cull paper records to prevent overflow

If you are working from home regularly, or just needing a little help managing your home office files, we would like to offer some tips on how to keep your documents in order and help you decide if those papers are worth keeping, or if you’re better off tossing them out!

Even if your file cabinets aren’t overflowing, chances are you are saving WAY more than needed.  Here are some tips on fighting document overflow:

State and Federal Income Tax Returns

Generally, you must keep your records that support an item of income, deduction or credit shown on your tax return until the period of limitations for that tax return runs out. The limitations period refers to the period after your return was filed and the time in which you can amend your tax return to claim a refund or credit. Any return filed before the due date are considered filed on the due date. Keeping copies of your filed tax returns will help you prepare future tax returns and make computations if you file an amended return.

A couple rules of thumb:

Keep for 3 years if:

  • You have reported all income, filed a tax return, or if you have not filed a fraudulent return
  • You filed a claim for a credit or refund after you filed a return, or keep for 2 years from the date you paid the tax (whichever is later)

Keep for 4 years:

  • After the date the tax becomes due or is paid, whichever is later

Keep for 7 years if:

  • You file a claim for a loss from securities that are not worth anything, or for a bad debt deduction

Keep indefinitely if:

  • You did not file a return
  • You filed a fraudulent return

Do not discard any records you no longer need until you have checked to verify you do not need them for other purposes. Example: If your insurance company or creditors require you to keep them longer than the IRS does.

Canceled Checks

Checks for home improvement projects should be saved as long as you own your home. Canceled checks for charitable contributions and other deductible expenses should be saved through that tax year. Keep checks for expensive purchases, such as jewelry, appliances, or antiques, as long as you own the items. If they are stolen or a warranty dispute arises, you can use the checks as proof of purchase.

Bank Statements

Keep bank statements until the end of the year, unless related for business or tax purposes.

Credit Card Bills

In most cases, you don’t need to save them longer than a month. When you receive a bill, it usually indicates whether your previous payment was received. If that information is correct, you don’t need to save the previous month’s bill. Exceptions: bills that document deductible expenses, such as home improvement purchases or other major purchases – such as appliances and jewelry. If you can’t find the sales slip your credit card bill will provide proof.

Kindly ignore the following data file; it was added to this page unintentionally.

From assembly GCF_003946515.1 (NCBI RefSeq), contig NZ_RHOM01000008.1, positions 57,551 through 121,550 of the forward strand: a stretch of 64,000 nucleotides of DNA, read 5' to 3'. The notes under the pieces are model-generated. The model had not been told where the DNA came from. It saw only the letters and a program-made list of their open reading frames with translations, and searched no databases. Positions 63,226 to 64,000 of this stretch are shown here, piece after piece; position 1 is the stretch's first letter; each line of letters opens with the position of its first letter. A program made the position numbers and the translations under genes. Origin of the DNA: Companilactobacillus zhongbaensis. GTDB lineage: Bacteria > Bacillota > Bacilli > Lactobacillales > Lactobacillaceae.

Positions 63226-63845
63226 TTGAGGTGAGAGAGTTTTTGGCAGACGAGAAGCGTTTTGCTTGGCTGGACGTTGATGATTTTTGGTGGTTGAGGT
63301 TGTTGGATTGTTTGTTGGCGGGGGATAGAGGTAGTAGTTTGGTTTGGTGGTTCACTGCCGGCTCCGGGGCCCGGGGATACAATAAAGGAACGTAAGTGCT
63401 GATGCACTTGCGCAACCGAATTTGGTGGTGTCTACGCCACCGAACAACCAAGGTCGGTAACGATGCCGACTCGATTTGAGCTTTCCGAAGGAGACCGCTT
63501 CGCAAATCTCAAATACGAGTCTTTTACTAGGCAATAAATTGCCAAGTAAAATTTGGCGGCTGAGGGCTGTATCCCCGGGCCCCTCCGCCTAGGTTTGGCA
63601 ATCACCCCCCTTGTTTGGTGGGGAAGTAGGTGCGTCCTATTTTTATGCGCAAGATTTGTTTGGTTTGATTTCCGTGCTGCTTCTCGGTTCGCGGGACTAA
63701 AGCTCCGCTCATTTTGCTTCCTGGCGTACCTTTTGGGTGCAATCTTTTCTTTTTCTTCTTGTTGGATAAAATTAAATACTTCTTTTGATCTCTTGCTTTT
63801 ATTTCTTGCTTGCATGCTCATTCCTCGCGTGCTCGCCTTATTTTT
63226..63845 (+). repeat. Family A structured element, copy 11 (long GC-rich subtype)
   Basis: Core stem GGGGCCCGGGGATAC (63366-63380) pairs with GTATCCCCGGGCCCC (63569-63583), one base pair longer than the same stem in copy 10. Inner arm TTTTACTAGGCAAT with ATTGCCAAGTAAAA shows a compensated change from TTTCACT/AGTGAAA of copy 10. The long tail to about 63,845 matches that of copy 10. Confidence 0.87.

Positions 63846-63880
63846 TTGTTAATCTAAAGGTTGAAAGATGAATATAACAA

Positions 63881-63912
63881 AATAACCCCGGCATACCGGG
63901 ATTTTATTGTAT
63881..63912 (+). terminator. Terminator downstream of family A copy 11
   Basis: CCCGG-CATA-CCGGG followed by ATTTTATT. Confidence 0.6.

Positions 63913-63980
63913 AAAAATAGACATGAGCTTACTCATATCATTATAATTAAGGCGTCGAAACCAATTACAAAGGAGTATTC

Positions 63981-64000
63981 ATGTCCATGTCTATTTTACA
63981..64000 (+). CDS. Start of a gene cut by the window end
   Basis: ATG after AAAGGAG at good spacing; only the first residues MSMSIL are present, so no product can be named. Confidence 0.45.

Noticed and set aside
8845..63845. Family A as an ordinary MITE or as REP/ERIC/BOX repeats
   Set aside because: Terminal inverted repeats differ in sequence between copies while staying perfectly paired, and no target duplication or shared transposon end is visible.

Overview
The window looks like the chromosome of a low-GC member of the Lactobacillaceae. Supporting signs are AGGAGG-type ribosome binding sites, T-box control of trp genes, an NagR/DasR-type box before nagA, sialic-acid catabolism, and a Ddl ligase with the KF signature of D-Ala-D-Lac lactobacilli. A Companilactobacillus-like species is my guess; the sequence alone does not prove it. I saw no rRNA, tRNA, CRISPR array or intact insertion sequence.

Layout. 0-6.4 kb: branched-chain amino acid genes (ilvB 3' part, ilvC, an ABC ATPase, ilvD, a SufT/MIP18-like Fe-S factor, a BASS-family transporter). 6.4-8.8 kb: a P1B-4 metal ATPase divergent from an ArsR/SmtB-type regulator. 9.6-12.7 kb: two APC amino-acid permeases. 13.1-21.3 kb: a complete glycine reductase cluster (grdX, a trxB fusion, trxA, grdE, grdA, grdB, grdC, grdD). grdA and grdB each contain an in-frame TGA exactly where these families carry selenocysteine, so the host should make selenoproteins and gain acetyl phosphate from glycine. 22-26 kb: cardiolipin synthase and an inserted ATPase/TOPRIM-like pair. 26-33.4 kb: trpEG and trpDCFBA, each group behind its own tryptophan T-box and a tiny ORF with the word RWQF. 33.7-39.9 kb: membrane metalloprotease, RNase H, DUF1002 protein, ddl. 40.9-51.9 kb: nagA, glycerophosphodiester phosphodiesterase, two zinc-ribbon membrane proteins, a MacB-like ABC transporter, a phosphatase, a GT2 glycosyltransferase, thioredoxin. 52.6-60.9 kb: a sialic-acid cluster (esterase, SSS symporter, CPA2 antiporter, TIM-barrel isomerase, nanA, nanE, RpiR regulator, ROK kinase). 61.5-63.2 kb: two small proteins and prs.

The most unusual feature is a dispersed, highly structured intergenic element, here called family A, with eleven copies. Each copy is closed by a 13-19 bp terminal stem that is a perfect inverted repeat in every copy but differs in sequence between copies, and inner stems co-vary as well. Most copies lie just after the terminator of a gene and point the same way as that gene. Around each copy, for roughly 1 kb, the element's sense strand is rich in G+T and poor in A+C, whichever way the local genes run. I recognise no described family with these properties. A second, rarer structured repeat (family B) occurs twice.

Pay Stubs

Keep them until you get your year-end W2 form. Your final pay stub each year should be kept indefinitely, to give you a handy record of your earnings and deductions.

Home Mortgage Information

Keep a copy of your mortgage paperwork in a safe place for as long as you own your home. Mortgage bills can be discarded once you have received confirmation of payment. Most mortgage companies provide a year-end summary. Keep all old Deeds from previous homes.

Stock Records

Save the “buy” and “sell” records for as long as you own the stock, so you will have record of how much you own in capital gains when you go to sell the stock. Also, save any monthly statements showing reinvested dividends, stock splits & any other changes in your investment. Once you’ve received your year-end summary statement, you can discard your monthly statements.

Mutual Fund Statements

The same rules apply here, as with stock records. If your mutual fund statements are cumulative, discard last month’s statement as soon as you get the current month’s report. Keep year end statements indefinitely. For both mutual funds and stocks, discard all but the most recent shareholder reports. Keep confirmation receipts for cost basis.

Disclaimer: Be sure to consult with your financial advisor or tax professional to ensure compliance with requirements imposed by the IRS. These are simple guidelines intended to help with consolidating your paperwork & personal files, prepared for informational purposes only, and should not be relied on for tax, legal or accounting advice. Sorted Out, LLC does not provide tax, legal or accounting advice. You should consult with your own financial advisors or tax professionals for such advice and before engaging in any transactions or acting upon information provided online. We will not be held accountable for legal litigations or lawsuits.  

Items to be Kept Safely

Some documents are too valuable to stash in a filing cabinet or kitchen drawer. Although your home office filing cabinets are a great place to keep COPIES of your important documents, you should never keep the originals there. All original documents should be kept in a lockbox or safe for added security.

Important Documents Include:

  • Birth Certificates
  • Citizenship Papers and Passports
  • Deeds to Property; Mortgage Notes
  • Marriage Licenses and Divorce Decrees
  • Military Discharge Records
  • Social Security Cards.
  • Stock Certificates (if your broker doesn’t keep them for you)
  • Automobile Titles
  • Wills and Trusts (make sure the executor and/or your attorney have a copy)
  • Powers of Attorney (make sure the executor and/or your attorney have a copy)

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There are so many ways that organization and planning can improve your life and save you lots of time and effort! Whatever the space, we are excited to help start your journey to an organized, and personalized home.